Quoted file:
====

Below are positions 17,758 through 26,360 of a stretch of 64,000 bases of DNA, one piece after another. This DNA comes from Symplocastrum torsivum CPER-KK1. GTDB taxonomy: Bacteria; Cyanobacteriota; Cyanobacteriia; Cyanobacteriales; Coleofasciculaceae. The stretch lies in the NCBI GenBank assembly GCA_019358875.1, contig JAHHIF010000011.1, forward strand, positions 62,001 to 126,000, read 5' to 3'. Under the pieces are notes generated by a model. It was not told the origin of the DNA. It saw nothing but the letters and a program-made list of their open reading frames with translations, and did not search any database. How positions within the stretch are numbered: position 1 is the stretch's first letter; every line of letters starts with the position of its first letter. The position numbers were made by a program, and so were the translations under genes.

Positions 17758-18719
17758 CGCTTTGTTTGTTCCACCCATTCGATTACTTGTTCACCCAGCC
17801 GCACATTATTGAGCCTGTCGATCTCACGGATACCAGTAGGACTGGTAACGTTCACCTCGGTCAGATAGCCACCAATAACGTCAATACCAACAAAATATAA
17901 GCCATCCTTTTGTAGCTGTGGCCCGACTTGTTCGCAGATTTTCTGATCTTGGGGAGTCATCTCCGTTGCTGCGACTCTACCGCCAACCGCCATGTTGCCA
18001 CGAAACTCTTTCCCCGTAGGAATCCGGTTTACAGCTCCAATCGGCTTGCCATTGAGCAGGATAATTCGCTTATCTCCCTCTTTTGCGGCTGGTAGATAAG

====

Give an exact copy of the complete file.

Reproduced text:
Below are positions 17,758 through 26,360 of a stretch of 64,000 bases of DNA, one piece after another. This DNA comes from Symplocastrum torsivum CPER-KK1. GTDB taxonomy: Bacteria; Cyanobacteriota; Cyanobacteriia; Cyanobacteriales; Coleofasciculaceae. The stretch lies in the NCBI GenBank assembly GCA_019358875.1, contig JAHHIF010000011.1, forward strand, positions 62,001 to 126,000, read 5' to 3'. Under the pieces are notes generated by a model. It was not told the origin of the DNA. It saw nothing but the letters and a program-made list of their open reading frames with translations, and did not search any database. How positions within the stretch are numbered: position 1 is the stretch's first letter; every line of letters starts with the position of its first letter. The position numbers were made by a program, and so were the translations under genes.

Positions 17758-18719
17758 CGCTTTGTTTGTTCCACCCATTCGATTACTTGTTCACCCAGCC
17801 GCACATTATTGAGCCTGTCGATCTCACGGATACCAGTAGGACTGGTAACGTTCACCTCGGTCAGATAGCCACCAATAACGTCAATACCAACAAAATATAA
17901 GCCATCCTTTTGTAGCTGTGGCCCGACTTGTTCGCAGATTTTCTGATCTTGGGGAGTCATCTCCGTTGCTGCGACTCTACCGCCAACCGCCATGTTGCCA
18001 CGAAACTCTTTCCCCGTAGGAATCCGGTTTACAGCTCCAATCGGCTTGCCATTGAGCAGGATAATTCGCTTATCTCCCTCTTTTGCGGCTGGTAGATAAG